When we passed through that area we didn't have any trouble finding canisters.  Personally I think canister stoves are the way to go unless they are hard to find where you will be.  We did find them nonexistent in the middle of the US starting after Pueblo.  Even there I might consider mail drops via general delivery for resupply.  They can be mailed surface mail only.

In the area where you will be I'd carry two cartridges and start looking for a replacement when one is empty.  If you use a lot of fuel, go with the largest cartridges you can find (16 ounce) otherwise the medium sized ones (8 ounce) are about right.  We mostly used the 8 ounce ones, but if traveling alone I might use the 4 ounce ones.

100% agree.

Offline velo

Re: white gas or cannister stove for month long trip in Wyoming/Montana
« Reply #10 on: May 23, 2010, 10:04:22 pm »
I'll put in a second plug for alcohol stoves. Denatured alcohol is available in virtually every hardware store in the western US I've been in. I have a Trangia 25 Series with the hard anodized pots and really like it. It doesn't have as much power as my whisperlite but it is silent and is really good to actually cook on. Having tried white gas, canister and alcohol I've come to use my Trangia as my go to stove for non-winter trips.

Offline bogiesan

Re: white gas or cannister stove for month long trip in Wyoming/Montana
« Reply #11 on: May 24, 2010, 11:30:45 pm »
Another plug for simple alcohol stoves. No moving parts, nothing to break, clog, or wear out.  If all you need to do is boil water and heat up canned goods, the alcohol stove is cheap and reliable. If you are cooking omelets you may need the finesse of a canister stove.

Alcohol is universally available in various forms including wood, grain, denatured, and gas drier. You can easily research alcohol stoves on ultralight backpacking sites and from DIY sites. We've seen this discussion here many times, too.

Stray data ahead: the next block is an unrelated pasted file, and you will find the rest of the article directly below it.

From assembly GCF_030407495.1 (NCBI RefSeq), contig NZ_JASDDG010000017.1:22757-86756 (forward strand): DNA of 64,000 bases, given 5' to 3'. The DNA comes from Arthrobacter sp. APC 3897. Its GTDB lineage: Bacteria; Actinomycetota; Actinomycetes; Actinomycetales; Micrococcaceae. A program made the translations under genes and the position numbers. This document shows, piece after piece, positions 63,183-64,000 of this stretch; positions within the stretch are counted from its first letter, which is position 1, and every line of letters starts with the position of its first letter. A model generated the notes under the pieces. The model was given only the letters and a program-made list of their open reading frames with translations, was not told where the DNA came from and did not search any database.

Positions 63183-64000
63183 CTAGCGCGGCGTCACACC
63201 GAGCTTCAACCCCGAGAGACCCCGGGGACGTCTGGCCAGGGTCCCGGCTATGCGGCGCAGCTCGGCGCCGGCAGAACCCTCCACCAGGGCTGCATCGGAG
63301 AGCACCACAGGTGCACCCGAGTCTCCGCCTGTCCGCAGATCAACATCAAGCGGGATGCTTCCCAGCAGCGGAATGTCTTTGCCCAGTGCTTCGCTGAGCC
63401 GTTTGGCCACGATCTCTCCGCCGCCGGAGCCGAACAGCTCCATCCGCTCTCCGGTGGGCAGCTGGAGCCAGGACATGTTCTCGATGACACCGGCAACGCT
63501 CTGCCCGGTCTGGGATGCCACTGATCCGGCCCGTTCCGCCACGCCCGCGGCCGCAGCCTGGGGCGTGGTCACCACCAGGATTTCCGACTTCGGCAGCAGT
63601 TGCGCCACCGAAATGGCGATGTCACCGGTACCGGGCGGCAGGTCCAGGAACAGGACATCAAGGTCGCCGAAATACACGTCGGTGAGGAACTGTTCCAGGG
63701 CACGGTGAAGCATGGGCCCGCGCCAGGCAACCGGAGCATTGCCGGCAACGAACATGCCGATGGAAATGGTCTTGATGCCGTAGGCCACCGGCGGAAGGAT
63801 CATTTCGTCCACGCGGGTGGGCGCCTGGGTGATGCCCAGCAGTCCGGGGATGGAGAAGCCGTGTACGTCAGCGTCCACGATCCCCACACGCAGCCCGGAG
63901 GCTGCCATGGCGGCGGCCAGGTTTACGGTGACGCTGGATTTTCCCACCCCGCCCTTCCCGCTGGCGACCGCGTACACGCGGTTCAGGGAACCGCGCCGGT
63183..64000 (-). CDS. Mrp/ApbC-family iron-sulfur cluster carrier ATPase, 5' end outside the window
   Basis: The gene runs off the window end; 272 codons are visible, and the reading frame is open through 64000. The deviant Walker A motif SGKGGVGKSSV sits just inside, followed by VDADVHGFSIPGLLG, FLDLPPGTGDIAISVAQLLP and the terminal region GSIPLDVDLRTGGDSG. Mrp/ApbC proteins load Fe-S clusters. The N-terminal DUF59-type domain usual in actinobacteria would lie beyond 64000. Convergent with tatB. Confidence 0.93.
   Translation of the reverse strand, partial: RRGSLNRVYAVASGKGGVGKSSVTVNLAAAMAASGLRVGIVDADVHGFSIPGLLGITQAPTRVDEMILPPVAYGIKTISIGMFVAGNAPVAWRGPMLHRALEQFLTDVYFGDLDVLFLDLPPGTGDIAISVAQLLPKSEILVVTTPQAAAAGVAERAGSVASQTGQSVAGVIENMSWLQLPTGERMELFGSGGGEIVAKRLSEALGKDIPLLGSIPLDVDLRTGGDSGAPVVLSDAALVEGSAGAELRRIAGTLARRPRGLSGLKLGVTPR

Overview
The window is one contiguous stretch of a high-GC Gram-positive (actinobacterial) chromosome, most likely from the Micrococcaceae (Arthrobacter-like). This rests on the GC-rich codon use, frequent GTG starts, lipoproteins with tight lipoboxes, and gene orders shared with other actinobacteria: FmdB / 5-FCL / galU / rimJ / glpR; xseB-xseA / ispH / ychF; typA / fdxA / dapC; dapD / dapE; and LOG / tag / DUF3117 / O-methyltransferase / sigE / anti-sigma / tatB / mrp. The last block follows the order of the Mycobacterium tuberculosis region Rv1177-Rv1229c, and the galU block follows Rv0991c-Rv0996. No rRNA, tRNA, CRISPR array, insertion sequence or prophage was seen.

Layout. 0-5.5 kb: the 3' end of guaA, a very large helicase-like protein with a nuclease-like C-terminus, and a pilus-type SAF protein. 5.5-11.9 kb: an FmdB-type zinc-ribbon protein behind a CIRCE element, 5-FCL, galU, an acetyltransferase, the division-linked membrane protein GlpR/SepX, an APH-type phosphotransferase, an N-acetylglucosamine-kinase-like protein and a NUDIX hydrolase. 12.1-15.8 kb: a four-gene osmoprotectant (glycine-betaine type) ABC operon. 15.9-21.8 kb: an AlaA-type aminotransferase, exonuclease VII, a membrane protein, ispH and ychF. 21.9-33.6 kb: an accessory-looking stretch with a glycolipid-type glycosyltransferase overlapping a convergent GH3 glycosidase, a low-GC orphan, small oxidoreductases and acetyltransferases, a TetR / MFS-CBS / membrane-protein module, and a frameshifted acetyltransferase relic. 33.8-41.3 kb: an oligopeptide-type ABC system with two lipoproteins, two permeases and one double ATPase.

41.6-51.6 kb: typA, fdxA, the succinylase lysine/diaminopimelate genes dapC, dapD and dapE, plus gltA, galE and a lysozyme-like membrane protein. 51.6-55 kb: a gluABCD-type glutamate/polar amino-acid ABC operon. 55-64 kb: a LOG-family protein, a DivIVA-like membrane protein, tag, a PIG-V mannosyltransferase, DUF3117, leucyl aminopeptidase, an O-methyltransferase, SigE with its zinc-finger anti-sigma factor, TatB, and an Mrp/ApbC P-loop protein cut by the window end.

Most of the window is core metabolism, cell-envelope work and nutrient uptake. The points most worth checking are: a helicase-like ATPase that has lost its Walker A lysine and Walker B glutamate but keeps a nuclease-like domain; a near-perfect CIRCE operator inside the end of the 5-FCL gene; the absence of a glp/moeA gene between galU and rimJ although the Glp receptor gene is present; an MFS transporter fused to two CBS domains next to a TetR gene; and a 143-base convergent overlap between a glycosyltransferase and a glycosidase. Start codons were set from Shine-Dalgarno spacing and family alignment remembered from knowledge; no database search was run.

david boise ID
I play go. I use Macintosh. Of course I ride a recumbent

Offline cyclocamping

Re: white gas or cannister stove for month long trip in Wyoming/Montana
« Reply #12 on: August 21, 2010, 02:58:36 pm »
Here is an article you might find useful: How to choose a stove for bicycle touring?
www.CycloCamping.com "Gear Up and SAVE on the Best Touring Equipment!
Silver Corporate Partner of Adventure Cycling Association
www.CycloCampingForum.com - www.facebook.com/cyclocamping

Offline Sectrix

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Re: white gas or cannister stove for month long trip in Wyoming/Montana
« Reply #13 on: September 23, 2010, 04:57:12 am »
I will put in a suggestion here for an alternative you may not know about.

The Sierra Zip Stove is a stove that burns solid fuel: twigs, leaves, sticks, dry manure, whatever. It uses a fan to preheat air and turn it into something of a blast furnace. A few handfuls of kindling will boil a liter of water in a few minutes. I've done everything from pasta to pancakes on this little guy.

PROS:
- Infinite fuel

CONS:
- Needs batteries
- Moving parts

If you plan on being around anywhere with electrical service of any kind (KOA's, state/most national parks, RV parks, etc) a charger and rechargeable batteries would be an easy way to keep batteries charged. As it is, the stove lasts about a week on a full battery (well, it did for us and we used it only for breakfast and dinner), and most people are more than willing to let you charge stuff overnight. I also used the battery charger to keep my GPS and maglight batteries fully charged.

To me, it seemed it would be easier to find an electrical socket I could use for a night then need to have to search for stove fuel and carry it.

This is the site for the stoves: http://www.zzstove.com

Offline bogiesan

Re: white gas or cannister stove for month long trip in Wyoming/Montana
« Reply #14 on: September 23, 2010, 11:13:39 pm »
Yar, the Zip Stove has been around for decades and how has some competition.

www.littlbug.com
www.spenton.com
www.trailstove.com

and many others if you dig deep enough.

Here's a bunch of DIY stove info. The wood stove section is hugely entertaining but not all of them are for backpacking or biking; many are for car camping:
zenstoves.net/LinksGeneral-DIY.htm

david boise ID
I play go. I use Macintosh. Of course I ride a recumbent